Large Vestibular Aqueduct Syndrome
A recent discovery and diagnosis, large vestibular aqueduct syndrome is a term given when certain parts of the anatomy of the ear become enlarged. As it is such a new diagnosis, there is a lot of research and explorations being carried out by experts in order to fully understand this condition.
What Exactly Is It?Connecting the inner ear to the cranial cavity (an area within the base of the skull) is a canal called the vestibular aqueduct. Running through this channel is a fluid filled tube, or duct, that continues on to a collection sac. In the instance of large vestibular aqueduct syndrome, the structures of the tube and sac become enlarged. If this occurs, there is potential for the fluid contained in the tube to flow back into the hearing structures causing problems.
Why Does It Occur?As research continues, experts now believe this condition develops in early childhood as the structures involved continue to develop and grow until around 4 years of age, leaving them more vulnerable to damage.It is thought that a head injury, sudden changes in atmospheric pressures or as a result of fluctuations in the pressure of cerebrospinal fluid, such as during exertion, may cause the condition to cause deafness or hearing loss.As research is still in its infancy, experts are still unsure of its exact cause though they are exploring the possibility of a chromosomal cause.
Unfortunately, it can only be diagnosed using a CT (computerised tomography) scan of the base of the skull, something that is very costly and not readily available as a general diagnostic tool. During this scan, the enlargement can be seen and measured against the normal size of these structures.
Symptoms of Large Vestibular Aqueduct SyndromeAs a type of sensorineural hearing loss, the most obvious symptom is hearing loss. The degree of hearing loss experienced varies from person to person, and unfortunately total deafness is common.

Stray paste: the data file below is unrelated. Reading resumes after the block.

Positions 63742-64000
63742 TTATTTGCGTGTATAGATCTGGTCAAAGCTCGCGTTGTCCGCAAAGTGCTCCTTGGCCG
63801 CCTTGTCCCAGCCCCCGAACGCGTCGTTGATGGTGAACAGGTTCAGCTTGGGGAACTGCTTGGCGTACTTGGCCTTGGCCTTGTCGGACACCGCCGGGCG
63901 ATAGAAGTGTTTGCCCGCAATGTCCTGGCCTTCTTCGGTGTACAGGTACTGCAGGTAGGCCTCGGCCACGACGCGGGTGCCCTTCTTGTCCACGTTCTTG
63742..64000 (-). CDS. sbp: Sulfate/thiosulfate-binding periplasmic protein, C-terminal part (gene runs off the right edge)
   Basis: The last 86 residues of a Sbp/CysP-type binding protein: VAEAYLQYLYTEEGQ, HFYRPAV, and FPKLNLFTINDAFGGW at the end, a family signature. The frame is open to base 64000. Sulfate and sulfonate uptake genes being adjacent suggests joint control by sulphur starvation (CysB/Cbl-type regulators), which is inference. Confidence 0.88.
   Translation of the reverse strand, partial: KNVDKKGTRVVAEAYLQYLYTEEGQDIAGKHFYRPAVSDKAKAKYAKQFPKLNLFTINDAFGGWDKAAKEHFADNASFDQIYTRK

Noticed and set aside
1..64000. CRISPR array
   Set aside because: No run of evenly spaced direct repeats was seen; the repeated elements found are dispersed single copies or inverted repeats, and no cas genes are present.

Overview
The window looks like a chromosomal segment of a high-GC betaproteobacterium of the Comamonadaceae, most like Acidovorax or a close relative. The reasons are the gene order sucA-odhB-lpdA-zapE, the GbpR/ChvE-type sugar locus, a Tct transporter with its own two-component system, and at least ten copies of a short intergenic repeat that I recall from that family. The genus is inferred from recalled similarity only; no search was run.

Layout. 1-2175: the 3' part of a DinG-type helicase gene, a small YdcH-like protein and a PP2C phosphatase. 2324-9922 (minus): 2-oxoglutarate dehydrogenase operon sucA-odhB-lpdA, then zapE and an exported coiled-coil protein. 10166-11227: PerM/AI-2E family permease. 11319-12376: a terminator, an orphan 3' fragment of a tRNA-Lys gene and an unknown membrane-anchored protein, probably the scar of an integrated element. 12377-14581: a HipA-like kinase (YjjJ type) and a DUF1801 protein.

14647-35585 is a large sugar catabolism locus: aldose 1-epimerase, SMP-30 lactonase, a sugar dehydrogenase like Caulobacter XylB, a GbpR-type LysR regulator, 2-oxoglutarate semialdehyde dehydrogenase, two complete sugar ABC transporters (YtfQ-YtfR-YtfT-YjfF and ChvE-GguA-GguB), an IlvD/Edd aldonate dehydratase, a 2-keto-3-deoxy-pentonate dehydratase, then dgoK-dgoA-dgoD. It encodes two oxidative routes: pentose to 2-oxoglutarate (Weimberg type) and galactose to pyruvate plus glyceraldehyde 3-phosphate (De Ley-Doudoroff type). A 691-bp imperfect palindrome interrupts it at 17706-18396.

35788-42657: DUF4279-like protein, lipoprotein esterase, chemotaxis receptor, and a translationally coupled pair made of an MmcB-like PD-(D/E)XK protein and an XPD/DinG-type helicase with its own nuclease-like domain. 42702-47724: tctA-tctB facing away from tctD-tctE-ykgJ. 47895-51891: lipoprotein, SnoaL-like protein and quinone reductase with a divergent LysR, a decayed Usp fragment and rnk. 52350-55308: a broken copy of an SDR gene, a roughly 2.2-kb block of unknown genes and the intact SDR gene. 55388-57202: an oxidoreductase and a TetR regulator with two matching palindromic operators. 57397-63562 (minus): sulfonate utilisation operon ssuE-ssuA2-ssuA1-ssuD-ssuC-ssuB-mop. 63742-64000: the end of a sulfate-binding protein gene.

Treatment OptionsUnless total deafness is experienced, hearing aids can provide some relief for sufferers, though regular hearing tests to check for deterioration will be required.Up to now, there are no indications for surgery to try and reduce the enlargement of the structures, but as experts carry on learning about this condition, there may be potential to develop this idea in the future.
Until research can provide more answers to this condition, education and participation in research projects are likely to be suggested to help find out more about this condition.As this condition is not fully understood and is so new in being discovered, there are some audiologists who are not fully aware of its presence or symptoms, so collecting data regarding prevalence, diagnosis etc are difficult to obtain and true figures are still unknown, though it is so far thought to be relatively uncommon.
Large vestibular aqueduct syndrome is a relatively new condition that continues to be researched in order to help experts understand, diagnose and treat. Research will continue until understanding is gained, and, thanks to modern scanning technologies, this disorder can now be explored more fully.